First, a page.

Lewis is well-known now for the "Narnia" fantasy novels that are being made into fine films these days (that's "Aslan" in the photo). His science-fiction trilogy made my head spin as an undergraduate (begin with "Out of the Silent Planet"), and his other 'fantasy' work such as "The Screwtape Letters" and "The Great Divorce" are funny yet forceful explanations of the Christian worldview. "Mere Christianity", a series of BBC radio talks delivered during WWII, is a gently thoughtful exploration of Christian claims meant for curious and sincere seekers. The list of his works is long. He is always a welcome companion, especially for those who have come to the Faith later in life, as he did.

Tolkien didn't care for the open allegory of Lewis' Narnia tales, but his own Catholic worldview is evident - though more deeply - in his epic, "The Lord of the Rings." The descent of Gollum into disfigured madness by his addiction to the ring's illusory power is a sign of humanity's fallenness. Redemption is possible - even Gollum nearly emerges from his obsession - but a pattern of choices for power over wholeness leads to his destruction. Tolkien's elaborate mythology is, at its heart, a biblical view of origins and the order of things.

Sayers was troubled in many ways, but her detective, Lord Peter Wimsey, was guided by a Biblical concern for justice. Her translation of Dante is, well, divine.

Williams is the lesser-known fantasist of the group because his work is, shall we say, weirder. I call him the Christian HP Lovecraft. His fiction contains occultish elements (which turn off conservative believers), but his interest is always in showing that the worlds of the seen and the unseen are not far apart at all. I think his rather ornate 19-teens style puts off many modern readers who prefer the plainer prose of Lewis or the poetic (but readable) prose of Tolkien.

I'll list more contemporary writers later - and older ones, too. It's a long list.

Monday, May 26, 2008

Why Evangelicals Can't Write

The short answer, according to this article, is that they lack a sacramental life. In other words, the emphasis on 'facts' interferes with the ability to exercise 'fancy.' The focus on 'sign' rarely gets beyond to what is signified. The place where this shows up most obviously is in the approach to the Eucharist. For most evangelicals, the "Lord's Supper" is a symbolic memorial. For Catholics, it is this and much, much more: it is Christ made fully present to His people sacramentally. The sign and the signified are one.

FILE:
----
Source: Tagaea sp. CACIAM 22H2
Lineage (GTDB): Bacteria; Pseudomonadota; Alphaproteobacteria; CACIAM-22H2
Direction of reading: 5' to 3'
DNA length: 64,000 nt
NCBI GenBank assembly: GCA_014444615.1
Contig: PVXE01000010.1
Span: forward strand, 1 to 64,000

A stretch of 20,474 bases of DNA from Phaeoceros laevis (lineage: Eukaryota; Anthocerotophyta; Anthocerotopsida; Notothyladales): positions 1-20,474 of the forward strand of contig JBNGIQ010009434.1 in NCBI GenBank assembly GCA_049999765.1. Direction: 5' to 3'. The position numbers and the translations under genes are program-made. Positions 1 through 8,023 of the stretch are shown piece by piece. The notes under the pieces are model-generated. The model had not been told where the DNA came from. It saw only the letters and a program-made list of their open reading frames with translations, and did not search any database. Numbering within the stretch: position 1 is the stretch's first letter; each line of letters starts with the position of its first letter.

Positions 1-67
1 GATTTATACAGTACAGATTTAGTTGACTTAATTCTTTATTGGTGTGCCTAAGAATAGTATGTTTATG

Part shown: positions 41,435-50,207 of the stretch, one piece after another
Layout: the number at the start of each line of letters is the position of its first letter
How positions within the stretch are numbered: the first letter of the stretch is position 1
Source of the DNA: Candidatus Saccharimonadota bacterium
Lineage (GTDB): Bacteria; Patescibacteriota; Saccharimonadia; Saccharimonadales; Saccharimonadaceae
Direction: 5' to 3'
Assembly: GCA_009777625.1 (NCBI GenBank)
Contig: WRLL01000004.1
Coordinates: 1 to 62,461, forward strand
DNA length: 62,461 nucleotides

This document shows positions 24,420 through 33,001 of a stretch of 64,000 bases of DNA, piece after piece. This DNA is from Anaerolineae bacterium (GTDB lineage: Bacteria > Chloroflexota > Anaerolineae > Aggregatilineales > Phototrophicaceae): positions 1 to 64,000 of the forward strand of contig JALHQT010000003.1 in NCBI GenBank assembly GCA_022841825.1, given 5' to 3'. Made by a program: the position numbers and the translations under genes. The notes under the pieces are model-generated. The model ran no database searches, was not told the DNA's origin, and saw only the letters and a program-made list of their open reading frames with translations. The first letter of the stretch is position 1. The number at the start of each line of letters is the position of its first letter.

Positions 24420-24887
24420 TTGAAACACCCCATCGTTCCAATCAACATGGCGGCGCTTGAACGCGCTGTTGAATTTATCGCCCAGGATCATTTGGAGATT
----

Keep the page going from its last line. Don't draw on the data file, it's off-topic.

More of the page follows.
Perhaps Flannery O'Conner explained it well when she described fiction as 'an incarnational art,' whereby the writer is able to observe, in the concrete and tangible, the workings of the unseen. This sacramental approach to life itself makes deep fiction-writing possible.

This whole idea of the importance of story can be approached another way: Consider how Evangelicals and Catholics respond to the question, "What is the Gospel?" Evangelical Protestants - I was one for a long time - are well-versed through diligent Bible study to reply with a set of distilled propositions, often in a brief outline form: God is holy and loving, we are fallen and sinful and this shortcoming results in separation from God and one another, God's merciful answer to our problem is Christ who died for our sins, and we need to believe it and receive the risen Lord personally and live thereafter with integrity by His Spirit. That's all true and good as far as it goes - I wish more Catholics could articulate this.

Now, propositions aren't bad. Catholics also adhere to a set of propositions as articulated in the creeds (Apostle's, Nicene). But even in the creeds, what we get is less a set of proposals and more of a story outline.

That's the difference. Catholics are much more comfortable with narrative. So when asked what they believe, they're more likely to give you the story of the gospels rather than a series of proof-texts from Paul. They're big on the life-stories of the saints. This is similar to Jews: if asked what they believe, they're likely to reply, "Let me tell you a story..."

In fact, Catholics see the Christian life itself as a kind of story with a beginning, middle, and ending that is not entirely certain and contains some suspense. So the beginning is baptism, where one is initiated into the kingdom of Christ and "born anew" into this covenant family. Then there is the middle, a long series of conflicts and complications that test and temper the believer towards holiness. At the end, the one who has endured inherits the fullness of the kingdom - though there are some who forfeit their birthright and end up badly by their own choices.